Over this weekend, both Liz Truss and Jeremy Hunt has waded into the debate about “restricting screen time” for children.

Liz Truss (Chief Secretary to the Treasury) comments as a parent about locking away her daughter’s phone in a box, whereas Jeremy Hunt feels able to comment about many issues in his position of Health Secretary – a good platform for his political ambitions, some might say.

There is no doubt that allowing a younger child to access a tablet/device frees up time for the parent/supervising adult to do something else. How much time should that be? and how frequently? are probably the key judgement issues, in addition to regulating what the child is viewing. It is hard to resist the screen time option to “keep a child quiet and occupied” for a period of time.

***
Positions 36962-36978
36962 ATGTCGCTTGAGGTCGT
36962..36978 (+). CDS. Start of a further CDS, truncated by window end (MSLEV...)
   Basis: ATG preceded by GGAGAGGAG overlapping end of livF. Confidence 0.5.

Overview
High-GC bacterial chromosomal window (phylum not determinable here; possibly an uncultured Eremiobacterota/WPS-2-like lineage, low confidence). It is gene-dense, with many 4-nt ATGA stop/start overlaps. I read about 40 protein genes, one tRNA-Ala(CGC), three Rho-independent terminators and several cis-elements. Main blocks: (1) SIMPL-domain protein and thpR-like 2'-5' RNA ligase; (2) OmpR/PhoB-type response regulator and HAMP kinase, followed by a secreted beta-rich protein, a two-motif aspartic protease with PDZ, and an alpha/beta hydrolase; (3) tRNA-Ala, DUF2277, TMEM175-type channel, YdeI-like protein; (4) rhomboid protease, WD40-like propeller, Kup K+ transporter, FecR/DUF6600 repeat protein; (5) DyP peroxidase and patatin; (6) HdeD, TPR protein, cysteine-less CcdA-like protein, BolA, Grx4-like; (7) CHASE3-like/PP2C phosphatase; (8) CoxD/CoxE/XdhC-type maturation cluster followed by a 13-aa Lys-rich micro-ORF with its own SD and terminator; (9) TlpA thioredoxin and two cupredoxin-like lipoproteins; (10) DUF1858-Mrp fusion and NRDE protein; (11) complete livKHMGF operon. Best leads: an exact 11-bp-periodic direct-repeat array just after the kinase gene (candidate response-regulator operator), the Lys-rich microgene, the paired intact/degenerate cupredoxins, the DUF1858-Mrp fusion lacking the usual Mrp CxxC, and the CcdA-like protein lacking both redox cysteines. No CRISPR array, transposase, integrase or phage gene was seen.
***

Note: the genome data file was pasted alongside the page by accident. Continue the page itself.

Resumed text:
Liz Truss says that it is a parent’s responsibility to control their child’s use of devices, whereas Jeremy Hunt is suggesting legislation may be possible to force the social media technology (US) giants to change their products accordingly. Is that feasible?  Does the UK with a population of 65 million planning to leave a European Union with 700 million, have that level of influence over global companies with a billion users?

However, tried and trusted traditional options still exist to entertain children alongside some screen time. How about playing games with physical objects – playing card games, dominoes, puzzles, educational games, books, crafts, things made of wood, and coloured pencils and paper encouraging a child to use their imagination, with some ideas generation from an adult.

Perhaps seen as dull and old fashioned, these activities enable a variety of learning skills to be practised, including dexterity, language, listening, interaction, maths agility and creativity – in a safe environment, with no viruses being introduced.

Give these and other games a try – visit your local high street toy shop before it disappears, or if you must, get it delivered next day by Amazon Prime !!